Monday, February 4, 2019
Letters to an American Christian- Bruce Riley Ashford
Description: What does it mean to be an American Christian?
In Letters to an American Christian, Bruce Riley Ashford, author of One Nation Under God, addresses overarching issues of the relationship of Christianity and politics, speaks to the way historic Christian belief informs specific hot-button political issues, and challenges readers to take seriously both our heavenly and earthly citizenships. Written as a series of letters to "Christian"—a young college student who is a new believer—Letters to an American Christian will help every reader think carefully about how Christianity informs what it means to be an American.
In the midst of a rapidly changing national and political landscape, Letters to an American Christian reminds us of two important truths: we cannot afford to shrink away from our earthly citizenship, and we cannot afford to lose sight of our heavenly citizenship.
My Thoughts: This is one of those books where my opinion of it seems to have scattered across the board. In some ways, I would recommend, while others would cause me to hesitate in offering it to someone. The most important area of this is is the content of the book itself.
Personally, I agree with most of the points or stances that Ashford takes. And I appreciated that he had the guts to call out some aspects of right wing politics that venture into the realm of idolatry, though he does have more to say on issues of liberal politics. Yet, I also found certain arguments weak or else completely Americanized, with little scriptural backing (not that there IS no scriptural backing, but that he did not point to any).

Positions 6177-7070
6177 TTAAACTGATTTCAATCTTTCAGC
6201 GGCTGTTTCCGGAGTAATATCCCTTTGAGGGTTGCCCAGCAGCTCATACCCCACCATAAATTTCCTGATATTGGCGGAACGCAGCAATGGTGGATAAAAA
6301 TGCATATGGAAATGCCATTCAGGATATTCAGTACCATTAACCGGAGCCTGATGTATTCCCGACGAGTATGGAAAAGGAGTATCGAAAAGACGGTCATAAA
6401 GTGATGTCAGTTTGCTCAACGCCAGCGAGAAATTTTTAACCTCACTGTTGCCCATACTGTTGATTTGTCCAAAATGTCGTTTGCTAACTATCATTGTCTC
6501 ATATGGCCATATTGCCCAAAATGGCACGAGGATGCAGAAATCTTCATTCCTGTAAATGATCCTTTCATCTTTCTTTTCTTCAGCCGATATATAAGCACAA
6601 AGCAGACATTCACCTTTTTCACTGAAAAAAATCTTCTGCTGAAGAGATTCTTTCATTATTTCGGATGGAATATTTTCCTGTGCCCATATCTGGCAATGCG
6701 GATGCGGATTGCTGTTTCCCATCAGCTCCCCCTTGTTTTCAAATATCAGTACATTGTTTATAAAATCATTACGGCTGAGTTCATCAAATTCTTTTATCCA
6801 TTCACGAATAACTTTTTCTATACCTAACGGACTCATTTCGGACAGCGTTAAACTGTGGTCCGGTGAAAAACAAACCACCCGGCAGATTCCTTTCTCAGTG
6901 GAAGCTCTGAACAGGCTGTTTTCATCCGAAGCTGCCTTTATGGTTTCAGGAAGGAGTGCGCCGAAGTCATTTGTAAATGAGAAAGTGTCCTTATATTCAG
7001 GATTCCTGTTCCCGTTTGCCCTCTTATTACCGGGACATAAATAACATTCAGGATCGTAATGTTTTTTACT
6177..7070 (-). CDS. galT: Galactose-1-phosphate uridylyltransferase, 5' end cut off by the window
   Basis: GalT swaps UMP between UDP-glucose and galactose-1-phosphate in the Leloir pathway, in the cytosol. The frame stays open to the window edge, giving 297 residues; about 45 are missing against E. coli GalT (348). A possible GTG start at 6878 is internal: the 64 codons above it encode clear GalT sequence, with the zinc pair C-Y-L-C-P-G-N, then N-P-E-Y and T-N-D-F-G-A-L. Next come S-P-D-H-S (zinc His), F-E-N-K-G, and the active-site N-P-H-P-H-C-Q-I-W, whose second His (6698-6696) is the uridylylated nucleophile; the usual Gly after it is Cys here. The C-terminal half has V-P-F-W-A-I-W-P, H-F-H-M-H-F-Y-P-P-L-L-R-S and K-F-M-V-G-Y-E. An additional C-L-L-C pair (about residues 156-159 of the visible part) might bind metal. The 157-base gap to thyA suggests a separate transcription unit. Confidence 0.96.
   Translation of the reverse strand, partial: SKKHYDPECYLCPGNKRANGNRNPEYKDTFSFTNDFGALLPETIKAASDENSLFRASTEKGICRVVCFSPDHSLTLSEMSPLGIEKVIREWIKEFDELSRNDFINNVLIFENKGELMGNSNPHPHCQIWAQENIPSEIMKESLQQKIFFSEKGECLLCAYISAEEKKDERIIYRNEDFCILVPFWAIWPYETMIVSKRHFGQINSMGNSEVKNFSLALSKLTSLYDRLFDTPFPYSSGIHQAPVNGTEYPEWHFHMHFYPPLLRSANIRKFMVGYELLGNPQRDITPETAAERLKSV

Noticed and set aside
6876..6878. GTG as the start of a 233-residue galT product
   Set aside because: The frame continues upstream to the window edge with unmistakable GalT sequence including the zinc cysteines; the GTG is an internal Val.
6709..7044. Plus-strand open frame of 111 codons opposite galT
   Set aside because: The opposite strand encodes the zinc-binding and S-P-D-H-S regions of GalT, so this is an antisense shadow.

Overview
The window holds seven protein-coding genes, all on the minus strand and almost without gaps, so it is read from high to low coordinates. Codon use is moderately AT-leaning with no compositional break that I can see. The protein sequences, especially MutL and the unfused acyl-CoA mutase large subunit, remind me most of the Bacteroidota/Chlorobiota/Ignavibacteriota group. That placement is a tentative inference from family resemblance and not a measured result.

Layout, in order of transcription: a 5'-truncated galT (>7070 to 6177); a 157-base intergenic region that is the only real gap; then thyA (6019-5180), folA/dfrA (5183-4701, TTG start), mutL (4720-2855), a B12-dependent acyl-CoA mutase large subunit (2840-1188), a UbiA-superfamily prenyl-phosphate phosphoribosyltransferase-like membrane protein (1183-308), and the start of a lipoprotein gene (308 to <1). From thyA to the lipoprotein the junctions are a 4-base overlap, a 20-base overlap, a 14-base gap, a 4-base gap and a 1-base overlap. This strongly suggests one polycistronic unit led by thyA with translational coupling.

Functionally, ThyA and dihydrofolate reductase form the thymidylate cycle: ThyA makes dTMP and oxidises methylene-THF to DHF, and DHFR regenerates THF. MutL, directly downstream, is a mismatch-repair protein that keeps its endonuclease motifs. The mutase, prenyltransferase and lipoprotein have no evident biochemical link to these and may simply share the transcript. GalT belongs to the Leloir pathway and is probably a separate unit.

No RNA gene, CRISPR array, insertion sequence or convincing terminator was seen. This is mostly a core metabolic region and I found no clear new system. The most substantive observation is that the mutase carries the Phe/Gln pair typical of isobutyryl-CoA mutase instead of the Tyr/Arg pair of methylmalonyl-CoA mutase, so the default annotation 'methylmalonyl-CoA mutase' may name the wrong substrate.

However, I think what might have hindered Ashford's message was the delivery. While the narrative implies that "Christian" is a real person, none of his letters are included. And while many of Ashford's explanations are necessary for those without a political bent, they seem to explain things that someone heavily invested in politics (as Christian is) would already know. Especially since the tone of the letters reads less like something one would write to an acquaintance and more like an essay written to a larger audience.
Because this book reads more for a large audience than an individual, it actually loses its ability to make strong cases for or against certain opinions. Each topic discussed could have gone further into depth, with more real life examples, but instead the letters only grazed the surface as numerous pages were devoted to explaining things which did not need to be explained or else repeating stories from "Christian's" letters (which should be unnecessary if Christian is real and already knows what it was that he wrote).
Ultimately, I do believe that the book could offer some moral challenge, particularly to those who fall in the trap of idolizing the government instead of trusting in God. However, I do not believe that it will be overly effective in convincing anyone to change their opinions or actions, only strengthen the stance of those who already agree with Ashford's position.
I have provided an honest review after having received a copy of the book from the publisher.